I’m guessing there’s a pretty good chance that learning this type of stuff is exactly what I need to be doing right now. I am in the process of walking away from a year and a half long relationship right now and the details of it feel painful. I find myself alternately at peace and feeling so uncomfortable and ashamed and jealous that I’d like tear my skin off at the thought of the one I loved so much in the arms of someone else. It’s almost more than I can bear at times, my emotional self and my obsessive mind expanding and contracting seemingly beyond my will. And much like other situations in my life, I’m so very worried about doing it “right.” I want to be good. And even more so, I want to keep being polite and do as little damage as possible. The problem here is this: it’s impossible to define your own boundaries when you’re living like the beta. They will be defined for you. And I know that if I don’t figure this out, I not only won’t be as happy as I deserve, I won’t make a very good horse person. And, let me tell you, I’d really like to succeed at something right now. I let a “horse” come into my space and walk on me because I thought I could be kind or good enough to make it not happen. I wasn’t honest with myself about what I needed and I didn’t act. I hesitated; I didn’t make a choice and so it was made for me.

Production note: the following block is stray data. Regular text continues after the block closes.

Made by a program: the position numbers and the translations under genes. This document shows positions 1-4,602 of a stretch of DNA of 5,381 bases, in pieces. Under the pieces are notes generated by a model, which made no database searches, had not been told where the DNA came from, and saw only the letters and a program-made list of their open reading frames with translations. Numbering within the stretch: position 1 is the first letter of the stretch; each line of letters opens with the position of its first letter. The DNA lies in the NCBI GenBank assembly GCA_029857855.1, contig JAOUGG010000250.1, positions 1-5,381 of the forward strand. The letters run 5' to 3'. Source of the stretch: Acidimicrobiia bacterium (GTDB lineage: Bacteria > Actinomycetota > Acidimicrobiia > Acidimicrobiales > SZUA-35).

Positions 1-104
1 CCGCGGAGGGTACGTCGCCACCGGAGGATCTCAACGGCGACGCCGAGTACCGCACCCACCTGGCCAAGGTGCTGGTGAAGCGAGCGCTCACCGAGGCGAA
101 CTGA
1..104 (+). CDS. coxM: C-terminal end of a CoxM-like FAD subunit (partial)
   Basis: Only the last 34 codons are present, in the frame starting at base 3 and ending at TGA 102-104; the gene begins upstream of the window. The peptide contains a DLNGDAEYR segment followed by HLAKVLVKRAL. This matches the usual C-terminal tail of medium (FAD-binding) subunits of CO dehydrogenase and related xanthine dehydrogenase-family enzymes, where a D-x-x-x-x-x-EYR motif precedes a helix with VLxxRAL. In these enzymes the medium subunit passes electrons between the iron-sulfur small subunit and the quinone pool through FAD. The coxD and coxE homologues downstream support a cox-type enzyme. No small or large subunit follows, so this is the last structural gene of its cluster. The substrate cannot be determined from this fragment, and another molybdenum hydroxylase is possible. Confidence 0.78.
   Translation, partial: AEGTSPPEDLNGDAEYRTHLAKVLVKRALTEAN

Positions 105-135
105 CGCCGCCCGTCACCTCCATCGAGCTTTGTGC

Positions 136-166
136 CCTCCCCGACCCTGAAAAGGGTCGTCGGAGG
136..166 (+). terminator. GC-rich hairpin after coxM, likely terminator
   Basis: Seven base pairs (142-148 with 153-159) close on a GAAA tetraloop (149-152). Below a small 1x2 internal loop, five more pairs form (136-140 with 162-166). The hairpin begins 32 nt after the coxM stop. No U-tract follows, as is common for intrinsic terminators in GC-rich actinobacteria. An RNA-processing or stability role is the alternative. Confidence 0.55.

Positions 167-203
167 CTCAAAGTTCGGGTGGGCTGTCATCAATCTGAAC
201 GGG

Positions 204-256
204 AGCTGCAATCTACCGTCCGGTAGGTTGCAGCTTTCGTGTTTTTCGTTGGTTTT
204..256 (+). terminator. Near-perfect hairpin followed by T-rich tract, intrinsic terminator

Today, Heidi showed me something new. There is a way to do all these important things with horses. She showed me carefully how to brush the horse, clean him, hold his hoof, move his bridle, move him to the side, brush his mane and his tail, talk to him, touch him, move around him, move him, walk with him. She didn’t say it, but I quickly realized it’s all about communication. As much as the instructions were about domination, it wasn’t really that. These ways to communicate are about establishing respect between you and another living being. The most painful thing I realized here is, respect isn’t automatic. Just because I think that I could walk into any situation and use kindness and have all my needs be met, it isn’t actually always true.